This essay aims to explain what Aquinas does and does not mean when using the word ‘God’. It also tries to explain why Aquinas thinks it reasonable to conclude that God exists and how Aquinas can be compared and contrasted with certain thinkers both agreeing and disagreeing with this conclusion. The essay places emphasis on Aquinas’s notion of esse and on the fact that he consistently asserts that we do not know what God is.
While Sceptics canvassed arguments against the existence of any gods, and Cynics were abrasive in their strictures on conventional religion, late antiquity offers no indubitable evidence of naked disbelief in the divine. Christians were called atheists because they abstained from popular and mandatory acts of worship, Epicureans because they denied the providential ordering of the world. In Christian literature the term is applied both to pagans, on account of their failure to recognise the true God, and to heretics who denied God any part in the creation or governance of the material realm. The ‘fool’ of Psalm 53.1 was characterized by some commentators as an absolute atheist by others only as a practical atheist. Christians of the early middle ages often accepted that the pagan gods had existed, either as demons or (according to the theory of Euhemerus) as humans who had merited special notoriety.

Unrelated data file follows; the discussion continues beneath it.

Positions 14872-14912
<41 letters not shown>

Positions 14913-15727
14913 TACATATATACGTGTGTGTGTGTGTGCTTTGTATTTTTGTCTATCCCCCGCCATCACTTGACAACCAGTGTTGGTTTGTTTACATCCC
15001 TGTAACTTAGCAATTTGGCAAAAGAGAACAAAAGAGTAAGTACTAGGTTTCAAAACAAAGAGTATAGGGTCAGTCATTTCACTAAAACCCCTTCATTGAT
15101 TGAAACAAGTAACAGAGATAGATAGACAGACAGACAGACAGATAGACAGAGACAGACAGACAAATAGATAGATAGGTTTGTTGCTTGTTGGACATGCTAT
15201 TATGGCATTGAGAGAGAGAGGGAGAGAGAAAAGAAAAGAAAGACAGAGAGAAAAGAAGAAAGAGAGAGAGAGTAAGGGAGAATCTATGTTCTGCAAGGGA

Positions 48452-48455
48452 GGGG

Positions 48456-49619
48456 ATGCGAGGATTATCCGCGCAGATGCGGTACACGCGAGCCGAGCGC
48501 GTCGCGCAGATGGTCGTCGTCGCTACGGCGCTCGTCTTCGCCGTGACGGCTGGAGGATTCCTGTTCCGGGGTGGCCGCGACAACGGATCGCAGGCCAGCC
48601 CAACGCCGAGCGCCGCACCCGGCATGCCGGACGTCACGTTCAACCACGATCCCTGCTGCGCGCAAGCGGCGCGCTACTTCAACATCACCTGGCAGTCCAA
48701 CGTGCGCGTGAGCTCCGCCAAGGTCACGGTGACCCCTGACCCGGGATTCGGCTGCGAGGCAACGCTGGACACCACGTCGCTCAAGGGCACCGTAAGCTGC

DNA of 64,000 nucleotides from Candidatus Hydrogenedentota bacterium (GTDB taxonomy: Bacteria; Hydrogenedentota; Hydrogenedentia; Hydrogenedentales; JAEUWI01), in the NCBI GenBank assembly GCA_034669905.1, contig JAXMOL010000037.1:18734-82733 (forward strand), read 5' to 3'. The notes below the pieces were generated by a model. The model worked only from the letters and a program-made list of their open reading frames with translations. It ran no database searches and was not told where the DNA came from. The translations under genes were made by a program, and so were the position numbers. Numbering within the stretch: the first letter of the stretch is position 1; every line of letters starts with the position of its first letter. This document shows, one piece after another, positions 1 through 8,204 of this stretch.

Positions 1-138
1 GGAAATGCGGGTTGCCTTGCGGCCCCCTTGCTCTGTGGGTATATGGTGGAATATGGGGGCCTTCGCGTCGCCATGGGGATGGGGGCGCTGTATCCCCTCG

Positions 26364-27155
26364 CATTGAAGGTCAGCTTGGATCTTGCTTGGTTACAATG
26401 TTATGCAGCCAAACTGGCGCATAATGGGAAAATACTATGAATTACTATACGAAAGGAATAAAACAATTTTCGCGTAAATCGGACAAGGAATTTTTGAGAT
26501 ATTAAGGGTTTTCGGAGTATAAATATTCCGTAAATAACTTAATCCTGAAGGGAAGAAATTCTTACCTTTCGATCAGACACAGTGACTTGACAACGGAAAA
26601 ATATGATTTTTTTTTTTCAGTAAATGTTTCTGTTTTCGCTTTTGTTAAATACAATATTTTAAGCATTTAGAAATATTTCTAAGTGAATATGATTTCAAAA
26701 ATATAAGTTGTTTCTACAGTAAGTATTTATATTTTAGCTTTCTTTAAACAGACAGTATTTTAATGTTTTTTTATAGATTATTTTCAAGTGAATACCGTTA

Denis J.-J. Robichaud
Were there atheists and was there atheism in the Renaissance and the Reformation? There are no clear records for self-professed atheists at the twilight of the period, yet it is largely at that time that the semantic field of atheism began to be assembled and articulated. In one way or another various strategies have been adopted to study the history of atheism and atheists in order to negotiate the lack of evidence of self-professed atheists. Some scholars categorically deny the existence of atheists beyond the level of accusations, while others point to esoteric atheists. Some look for more visible evidence by studying atheism as a product of modern secularism, others by studying the history of theism. The essay offers an overview of the major scholarly approaches of those who have sought to answer this historical question, and presents a concluding case study of the humanist and philosopher Marsilio Ficino’s engagement with atheism.